Is the best number of partners to have equal to 0?
Is there a difference between a partner and an investor?
Is a partner someone who wants a say in the business or joint venture while an investor is simply looking for a ROI, return on investment?
L to R: Robin Chahal, Prof Bruce, Armin Eshtabli
Here’s a take on this by a former student of mine, Robin Chahal, who is not only a successful tech executive but also a savvy real estate as well as stock-market investor–
1234 Any Street Joint Venture Lessons Learned
In 2015, there was a unique opportunity in residential real estate in Ottawa. The city had legalized adding a secondary dwelling unit to single family homes, and Ontario Renovates Grants were being liberally awarded, offering up to $25,000 to put towards home renovations.
At the time, I had cash to invest and experience with renovations, but no free time. Another investor, Shelly (not her real name), had time but didn’t have a lot of cash or credit. We formed a joint venture and purchased 1234 Any Street (address changed).
I provided the majority of the capital and put the mortgage in my name. Shelly managed the renovations, rented and lived in the basement unit, and provided property management for the upstairs unit as well.
With this joint venture model, the big benefit for me was I got on-site property management with a property manager who took care of the property like she owned the place, because she did, at least in part.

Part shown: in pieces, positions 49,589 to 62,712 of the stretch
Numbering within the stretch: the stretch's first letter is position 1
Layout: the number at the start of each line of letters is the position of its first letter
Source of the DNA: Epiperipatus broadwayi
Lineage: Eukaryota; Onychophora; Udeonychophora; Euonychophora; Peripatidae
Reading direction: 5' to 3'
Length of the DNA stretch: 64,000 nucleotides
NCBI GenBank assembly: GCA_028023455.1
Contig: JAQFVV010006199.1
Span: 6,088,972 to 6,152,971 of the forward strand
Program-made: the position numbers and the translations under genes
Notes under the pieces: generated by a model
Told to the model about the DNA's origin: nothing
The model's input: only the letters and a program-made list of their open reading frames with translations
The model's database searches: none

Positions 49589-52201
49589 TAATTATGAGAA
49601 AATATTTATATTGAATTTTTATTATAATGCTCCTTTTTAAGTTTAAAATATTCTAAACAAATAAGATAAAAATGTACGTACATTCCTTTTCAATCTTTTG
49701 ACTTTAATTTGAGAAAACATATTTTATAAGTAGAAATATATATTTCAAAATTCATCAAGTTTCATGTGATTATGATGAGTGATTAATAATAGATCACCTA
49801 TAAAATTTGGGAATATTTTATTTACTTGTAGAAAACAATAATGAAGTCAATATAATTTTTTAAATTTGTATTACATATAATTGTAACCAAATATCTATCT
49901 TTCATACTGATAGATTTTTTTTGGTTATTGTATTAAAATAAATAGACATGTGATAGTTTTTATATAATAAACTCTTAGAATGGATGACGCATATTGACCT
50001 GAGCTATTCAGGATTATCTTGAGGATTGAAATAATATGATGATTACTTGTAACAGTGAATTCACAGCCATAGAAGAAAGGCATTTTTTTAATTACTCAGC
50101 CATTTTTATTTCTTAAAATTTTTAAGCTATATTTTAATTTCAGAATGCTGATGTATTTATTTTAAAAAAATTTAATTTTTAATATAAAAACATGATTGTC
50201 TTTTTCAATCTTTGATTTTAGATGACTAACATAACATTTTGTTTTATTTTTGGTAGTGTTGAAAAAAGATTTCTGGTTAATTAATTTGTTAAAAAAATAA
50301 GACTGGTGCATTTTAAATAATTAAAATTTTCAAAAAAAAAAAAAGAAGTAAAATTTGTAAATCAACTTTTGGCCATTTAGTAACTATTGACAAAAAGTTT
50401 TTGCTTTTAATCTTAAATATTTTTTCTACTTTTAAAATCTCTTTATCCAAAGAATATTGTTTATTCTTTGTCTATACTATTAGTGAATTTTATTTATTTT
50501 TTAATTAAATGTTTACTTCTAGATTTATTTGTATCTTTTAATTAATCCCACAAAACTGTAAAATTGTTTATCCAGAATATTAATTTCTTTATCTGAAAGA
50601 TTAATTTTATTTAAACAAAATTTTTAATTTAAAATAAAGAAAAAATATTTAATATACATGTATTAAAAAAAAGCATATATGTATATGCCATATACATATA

The big benefit for Shelly with this model was it allowed her to get started investing in real estate years before she’d be otherwise able to. The compounding effect of those extra years is enormous.
The end deal was, Shelly put in $10,000 in return for 30% equity. I put in $23,333.33 for the remaining 70% equity. The additional cash required came from me in the form of a second mortgage to the joint venture at 8% interest. Our initial estimates predicted this loan would be $45,000. In the end, the loan was $115,000.
Lessons Learned or re-learned in this joint venture:
· Apply for credit before you need it. A year before buying an investment property or starting any kind of renovation project, set up a non-secured line of credit that you don’t plan on using. Set up a HELOC (home equity line of credit) against your primary residence.
· Consider doing a “Reverse Smith Maneuver” where you pay off a portion the mortgage of your primary residence, and then pull that money back out via a HELOC. You can’t write off the interest on your mortgage. But the interest on a HELOC can be written off, if you use that money for an investment.
· When doing a home inspection on any house, do a load test on the sewer connection. Fill every sink and bath tub with water. Then, with the water running on every faucet, pull every plug, and flush every toilet in the house. Find the floor drain in the basement, if there is one, and watch the water level.
· If you have a city sewer connection back-up, call the city before doing anything else. I learned this lesson the hard way on 1234 Any Street, but that lesson came in handy when the sewer connection in my primary residence backed-up last spring.